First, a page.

On the flip side, using my spreadsheet example from above, there is clearly value in providing simple, consumable visuals that resonate with a business audience.  So, what is the right answer?  The keys are to know your audience and determine the intended lifespan of your output.  Clarify what they are expecting, try to learn what will be the right format and investment for your audience, and mock up examples to show them early on.  Match the investment you make to the longevity of the deliverable, keeping maintenance in mind. Speaking from experience, it is no fun to be scolded by a senior executive for hiring a graphic designer and not being fiscally responsible.

Lesson #4: Shiny object syndrome
Sometimes when people come to business architects asking for help, we get so excited that we run right after whatever they throw our way.  Next thing you know, we are working on every project out there, few of them have anything to do with business architecture, and the rest probably shouldn’t even be projects.

A powerful question to use to avoid this: “What problem are you trying to solve?”  Sometimes you have to ask this repeatedly.  Example: someone comes to you to find a replacement for the CRM system.  You ask what problem they’re trying to solve and they say the sales people aren’t using the tool.  Then you ask the question again, and they say that when they don’t use the tool, they can’t deliver a specific report to the CFO.  Then you ask it yet again and they say that the CFO is frustrated that she can’t get an accurate view of specific financial data each month to prepare for an executive meeting.  And then you let them know that the data the CFO is looking for can easily be extracted directly from the ERP system and automatically sent to her on a monthly basis.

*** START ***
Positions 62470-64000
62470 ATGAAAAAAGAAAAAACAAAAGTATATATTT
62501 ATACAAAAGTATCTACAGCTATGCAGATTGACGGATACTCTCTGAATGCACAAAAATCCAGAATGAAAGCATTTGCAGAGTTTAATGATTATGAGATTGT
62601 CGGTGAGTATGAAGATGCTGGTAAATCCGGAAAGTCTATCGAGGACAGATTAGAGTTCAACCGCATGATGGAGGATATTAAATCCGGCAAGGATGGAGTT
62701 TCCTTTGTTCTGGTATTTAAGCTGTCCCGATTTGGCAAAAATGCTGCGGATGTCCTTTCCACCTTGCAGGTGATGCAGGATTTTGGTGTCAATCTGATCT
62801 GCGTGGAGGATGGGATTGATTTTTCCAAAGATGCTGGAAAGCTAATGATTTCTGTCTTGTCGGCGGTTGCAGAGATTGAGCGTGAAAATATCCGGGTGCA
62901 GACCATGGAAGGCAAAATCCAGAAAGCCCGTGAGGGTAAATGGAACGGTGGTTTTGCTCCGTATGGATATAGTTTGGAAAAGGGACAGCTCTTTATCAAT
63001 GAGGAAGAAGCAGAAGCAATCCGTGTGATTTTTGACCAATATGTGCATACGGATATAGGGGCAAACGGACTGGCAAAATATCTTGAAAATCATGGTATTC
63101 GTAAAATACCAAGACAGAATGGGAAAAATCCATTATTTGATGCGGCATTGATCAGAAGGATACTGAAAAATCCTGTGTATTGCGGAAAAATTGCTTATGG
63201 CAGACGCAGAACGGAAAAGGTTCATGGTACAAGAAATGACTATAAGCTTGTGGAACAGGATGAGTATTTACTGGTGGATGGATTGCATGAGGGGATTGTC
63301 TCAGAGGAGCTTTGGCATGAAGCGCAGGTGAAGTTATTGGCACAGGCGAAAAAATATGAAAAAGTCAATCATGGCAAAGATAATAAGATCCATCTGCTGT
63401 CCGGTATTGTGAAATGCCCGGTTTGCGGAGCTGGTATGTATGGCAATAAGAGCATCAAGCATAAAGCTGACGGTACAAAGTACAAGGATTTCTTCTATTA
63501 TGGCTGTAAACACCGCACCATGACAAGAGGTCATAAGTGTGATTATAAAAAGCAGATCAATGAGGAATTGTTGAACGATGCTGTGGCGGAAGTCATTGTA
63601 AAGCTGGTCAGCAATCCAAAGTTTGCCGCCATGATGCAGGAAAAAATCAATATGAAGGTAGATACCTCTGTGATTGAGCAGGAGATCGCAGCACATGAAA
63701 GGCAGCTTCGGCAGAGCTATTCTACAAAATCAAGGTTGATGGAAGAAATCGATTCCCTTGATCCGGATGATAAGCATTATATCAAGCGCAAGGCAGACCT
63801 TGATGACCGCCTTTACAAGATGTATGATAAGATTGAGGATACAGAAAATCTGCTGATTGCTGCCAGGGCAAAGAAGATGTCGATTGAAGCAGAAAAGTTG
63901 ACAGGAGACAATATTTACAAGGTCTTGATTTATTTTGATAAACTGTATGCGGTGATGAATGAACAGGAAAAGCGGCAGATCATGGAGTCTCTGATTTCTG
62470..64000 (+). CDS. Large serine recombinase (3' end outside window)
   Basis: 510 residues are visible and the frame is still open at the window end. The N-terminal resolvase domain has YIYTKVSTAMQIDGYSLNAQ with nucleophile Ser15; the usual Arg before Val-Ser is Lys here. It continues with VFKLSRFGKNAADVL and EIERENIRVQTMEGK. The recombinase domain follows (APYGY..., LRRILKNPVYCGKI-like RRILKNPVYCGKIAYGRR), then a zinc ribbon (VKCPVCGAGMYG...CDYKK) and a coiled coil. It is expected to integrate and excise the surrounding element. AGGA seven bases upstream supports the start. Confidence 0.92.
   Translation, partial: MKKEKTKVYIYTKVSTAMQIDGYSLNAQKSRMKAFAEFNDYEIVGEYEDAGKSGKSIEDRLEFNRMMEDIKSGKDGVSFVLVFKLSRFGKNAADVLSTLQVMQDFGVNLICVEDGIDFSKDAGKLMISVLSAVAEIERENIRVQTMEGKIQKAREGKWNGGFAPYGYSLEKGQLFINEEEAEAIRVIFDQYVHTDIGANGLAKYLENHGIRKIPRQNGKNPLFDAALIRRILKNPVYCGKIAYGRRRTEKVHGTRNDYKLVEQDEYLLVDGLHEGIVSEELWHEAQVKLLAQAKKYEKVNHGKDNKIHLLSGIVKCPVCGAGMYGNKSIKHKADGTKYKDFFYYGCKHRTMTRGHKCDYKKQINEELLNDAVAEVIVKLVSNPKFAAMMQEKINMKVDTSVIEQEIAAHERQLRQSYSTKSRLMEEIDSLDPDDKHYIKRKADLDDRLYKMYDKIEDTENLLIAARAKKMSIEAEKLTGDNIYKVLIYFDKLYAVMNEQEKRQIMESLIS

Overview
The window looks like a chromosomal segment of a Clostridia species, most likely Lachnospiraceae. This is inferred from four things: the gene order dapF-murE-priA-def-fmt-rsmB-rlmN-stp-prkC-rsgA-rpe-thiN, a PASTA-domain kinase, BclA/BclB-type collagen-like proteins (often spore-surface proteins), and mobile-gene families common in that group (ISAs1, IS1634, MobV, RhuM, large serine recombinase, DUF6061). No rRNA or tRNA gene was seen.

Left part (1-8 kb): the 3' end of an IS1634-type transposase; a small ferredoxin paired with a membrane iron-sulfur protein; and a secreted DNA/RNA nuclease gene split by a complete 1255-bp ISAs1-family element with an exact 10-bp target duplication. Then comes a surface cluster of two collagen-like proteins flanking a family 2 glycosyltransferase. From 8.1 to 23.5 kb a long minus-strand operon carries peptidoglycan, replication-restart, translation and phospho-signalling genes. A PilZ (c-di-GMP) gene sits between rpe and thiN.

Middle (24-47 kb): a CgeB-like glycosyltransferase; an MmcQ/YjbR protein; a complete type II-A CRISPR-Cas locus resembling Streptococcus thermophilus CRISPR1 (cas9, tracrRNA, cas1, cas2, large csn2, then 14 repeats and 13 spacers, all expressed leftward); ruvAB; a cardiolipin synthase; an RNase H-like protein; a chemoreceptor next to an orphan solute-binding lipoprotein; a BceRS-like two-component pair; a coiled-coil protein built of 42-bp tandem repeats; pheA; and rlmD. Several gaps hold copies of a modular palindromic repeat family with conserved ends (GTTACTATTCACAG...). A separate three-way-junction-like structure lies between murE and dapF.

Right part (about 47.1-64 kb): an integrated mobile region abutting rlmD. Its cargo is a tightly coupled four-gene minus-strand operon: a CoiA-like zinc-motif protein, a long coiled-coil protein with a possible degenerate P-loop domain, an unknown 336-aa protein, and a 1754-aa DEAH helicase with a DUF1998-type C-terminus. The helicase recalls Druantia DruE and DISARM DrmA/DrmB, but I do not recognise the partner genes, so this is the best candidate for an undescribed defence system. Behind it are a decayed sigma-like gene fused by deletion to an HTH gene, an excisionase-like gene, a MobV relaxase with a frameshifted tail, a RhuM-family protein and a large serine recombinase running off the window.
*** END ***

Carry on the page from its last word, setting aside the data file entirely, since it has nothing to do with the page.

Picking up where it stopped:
Make sure you are solving the right problems.  Listen more, talk less.  And don’t run after shiny objects.

Lesson #5: Assuming anyone in the business cares about business architecture
I rarely tell anyone anymore that I am a business architect, or even tell them that what we are doing on a project is business architecture.  Why?  No one knows what it is, and I grew weary of trying to explain it.  What do I tell them?  That I’m helping to build an execution plan for their business strategy.  That I’m aligning our IT investments to what is most important to them.  That I’m aligning strategic objectives and tactical demands.  This is language that business people care about.  It is great that we have such a cool term like business architecture to describe what we do, but recognize that these words don’t resonate outside of our field.

So, in summary, be pragmatic.  The goal shouldn’t be about deploying or expanding a business architecture practice, it should be about solving business problems and helping the business execute its strategy.  Do this, and do it well, and I guarantee your practice will grow on its own, and you will build better relationships with your business executives.  Let the value of what you do speak for itself.

This article was prepared by Dean Heltemes in his personal capacity. The views expressed in this article are the author’s own and do not represent the view of his employer.